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Tuesday, August 12, 2014

Blessed THOMAS PERCY, Layman, 1572



THE freedom to practise their religion, which Catholics had regained under Mary, was rudely swept away by Elizabeth. By the Act of Supremacy the authority of the Pope was abolished, and his jurisdiction transferred to the Crown. By the Act of Uniformity the Holy Sacrifice of the Mass was prohibited, and in alj churches the Protestant Book of Common Prayer was alone to be used. Transgression of the above Acts incurred for the first offence forfeiture of property, for the second perpetual imprisonment, for the third death. Thus the sanctuaries revered for ages became empty sepulchres. The Royal Arms were substituted for the Crucifix, the images of Our Lady and the Saints were torn down, and the innumerable altars overturned and desecrated. Non-attendance at the Protestant Church was punishable with a fine ; the exercise of any priestly office with imprisonment—if repeated, with death. This sacrilegious usurpation of religious authority by the Crown, the privation of the Sacraments even at the hour of death, the absolute hopelessness of obtaining any constitutional redress, led to the Northern Rising, in which B. Thomas Percy, Earl of Northumberland, laid down his life for the faith.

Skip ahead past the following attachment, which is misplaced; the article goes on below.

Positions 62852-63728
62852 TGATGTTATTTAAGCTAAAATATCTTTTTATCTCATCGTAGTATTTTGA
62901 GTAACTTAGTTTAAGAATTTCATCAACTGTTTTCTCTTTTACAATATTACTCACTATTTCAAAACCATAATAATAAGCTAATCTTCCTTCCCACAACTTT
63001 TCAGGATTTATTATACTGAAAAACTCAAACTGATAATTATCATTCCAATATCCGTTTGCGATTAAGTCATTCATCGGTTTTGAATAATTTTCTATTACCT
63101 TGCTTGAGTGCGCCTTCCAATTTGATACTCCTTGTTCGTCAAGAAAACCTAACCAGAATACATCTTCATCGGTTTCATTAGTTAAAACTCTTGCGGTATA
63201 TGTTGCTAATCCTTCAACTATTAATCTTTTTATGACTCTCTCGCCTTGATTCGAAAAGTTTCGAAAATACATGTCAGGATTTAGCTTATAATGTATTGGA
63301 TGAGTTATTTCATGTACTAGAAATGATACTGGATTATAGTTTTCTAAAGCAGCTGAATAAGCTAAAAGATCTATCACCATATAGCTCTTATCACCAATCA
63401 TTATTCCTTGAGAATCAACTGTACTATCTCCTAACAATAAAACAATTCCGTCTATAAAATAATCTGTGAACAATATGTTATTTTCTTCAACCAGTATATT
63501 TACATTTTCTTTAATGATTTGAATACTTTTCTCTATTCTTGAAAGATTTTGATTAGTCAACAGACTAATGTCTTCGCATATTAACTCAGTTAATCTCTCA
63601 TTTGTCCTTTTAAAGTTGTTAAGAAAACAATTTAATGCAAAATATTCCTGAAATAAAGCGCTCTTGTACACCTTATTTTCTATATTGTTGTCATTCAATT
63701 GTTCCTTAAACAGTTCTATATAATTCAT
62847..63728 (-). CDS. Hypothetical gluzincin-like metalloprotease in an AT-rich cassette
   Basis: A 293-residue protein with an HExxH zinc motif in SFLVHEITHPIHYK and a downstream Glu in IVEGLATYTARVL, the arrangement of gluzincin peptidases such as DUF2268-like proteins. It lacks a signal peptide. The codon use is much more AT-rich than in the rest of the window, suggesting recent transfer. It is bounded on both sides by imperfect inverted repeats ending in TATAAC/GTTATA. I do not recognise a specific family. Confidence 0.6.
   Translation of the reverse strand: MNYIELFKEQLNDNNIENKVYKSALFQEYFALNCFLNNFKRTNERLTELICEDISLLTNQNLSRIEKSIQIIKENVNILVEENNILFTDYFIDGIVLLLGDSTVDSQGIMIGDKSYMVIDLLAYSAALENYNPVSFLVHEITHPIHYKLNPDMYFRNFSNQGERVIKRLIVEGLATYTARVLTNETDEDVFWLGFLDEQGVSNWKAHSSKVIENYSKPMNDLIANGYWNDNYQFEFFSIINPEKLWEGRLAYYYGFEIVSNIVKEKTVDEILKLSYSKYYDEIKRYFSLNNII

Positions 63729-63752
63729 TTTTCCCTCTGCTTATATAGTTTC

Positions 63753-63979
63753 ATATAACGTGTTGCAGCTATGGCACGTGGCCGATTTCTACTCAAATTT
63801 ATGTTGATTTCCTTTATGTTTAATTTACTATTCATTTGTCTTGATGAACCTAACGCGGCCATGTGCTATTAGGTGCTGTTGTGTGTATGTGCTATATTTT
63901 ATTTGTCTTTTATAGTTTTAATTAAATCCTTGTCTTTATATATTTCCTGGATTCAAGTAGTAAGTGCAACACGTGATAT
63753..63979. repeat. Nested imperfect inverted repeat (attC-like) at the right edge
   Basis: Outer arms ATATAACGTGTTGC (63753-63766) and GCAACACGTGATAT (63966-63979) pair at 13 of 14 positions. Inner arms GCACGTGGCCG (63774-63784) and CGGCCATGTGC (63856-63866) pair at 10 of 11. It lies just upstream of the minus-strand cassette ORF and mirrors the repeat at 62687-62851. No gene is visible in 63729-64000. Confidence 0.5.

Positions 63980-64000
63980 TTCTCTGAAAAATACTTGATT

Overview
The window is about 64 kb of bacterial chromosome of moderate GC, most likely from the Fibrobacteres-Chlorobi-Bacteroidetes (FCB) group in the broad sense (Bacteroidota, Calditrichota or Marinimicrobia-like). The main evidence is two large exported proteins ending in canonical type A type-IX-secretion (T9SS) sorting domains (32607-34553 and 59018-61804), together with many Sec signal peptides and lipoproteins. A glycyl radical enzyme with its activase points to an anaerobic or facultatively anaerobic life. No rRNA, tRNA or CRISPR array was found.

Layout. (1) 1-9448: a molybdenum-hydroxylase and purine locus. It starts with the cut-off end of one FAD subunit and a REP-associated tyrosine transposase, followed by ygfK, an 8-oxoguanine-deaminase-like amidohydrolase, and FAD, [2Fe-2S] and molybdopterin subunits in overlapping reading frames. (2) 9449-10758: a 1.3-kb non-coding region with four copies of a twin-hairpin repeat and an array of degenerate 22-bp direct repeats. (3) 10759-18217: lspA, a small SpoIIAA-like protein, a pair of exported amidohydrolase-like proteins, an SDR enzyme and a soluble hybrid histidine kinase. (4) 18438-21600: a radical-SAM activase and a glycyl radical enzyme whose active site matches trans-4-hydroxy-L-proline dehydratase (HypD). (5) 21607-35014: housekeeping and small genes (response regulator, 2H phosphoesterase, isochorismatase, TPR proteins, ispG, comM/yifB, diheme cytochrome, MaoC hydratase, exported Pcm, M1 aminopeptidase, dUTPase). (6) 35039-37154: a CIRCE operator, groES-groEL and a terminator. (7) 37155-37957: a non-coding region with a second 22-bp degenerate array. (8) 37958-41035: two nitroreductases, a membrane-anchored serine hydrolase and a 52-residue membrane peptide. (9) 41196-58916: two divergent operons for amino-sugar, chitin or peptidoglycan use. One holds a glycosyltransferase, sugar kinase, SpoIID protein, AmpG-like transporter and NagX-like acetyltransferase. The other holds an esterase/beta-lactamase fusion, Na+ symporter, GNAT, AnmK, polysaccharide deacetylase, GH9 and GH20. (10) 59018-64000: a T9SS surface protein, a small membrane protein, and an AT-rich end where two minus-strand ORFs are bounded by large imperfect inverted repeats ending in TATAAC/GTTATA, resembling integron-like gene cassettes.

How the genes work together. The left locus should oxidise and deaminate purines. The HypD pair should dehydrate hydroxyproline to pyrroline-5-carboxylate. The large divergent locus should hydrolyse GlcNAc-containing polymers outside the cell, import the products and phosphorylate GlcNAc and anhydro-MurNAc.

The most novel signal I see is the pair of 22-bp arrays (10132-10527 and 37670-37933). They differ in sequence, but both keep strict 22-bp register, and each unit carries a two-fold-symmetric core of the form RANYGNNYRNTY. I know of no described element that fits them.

"And behold our sanctuary and our beauty and our glory is laid waste, and the Gentiles have defiled them. To what end, then, should we live any longer?"—1 MACH. ii. 12.

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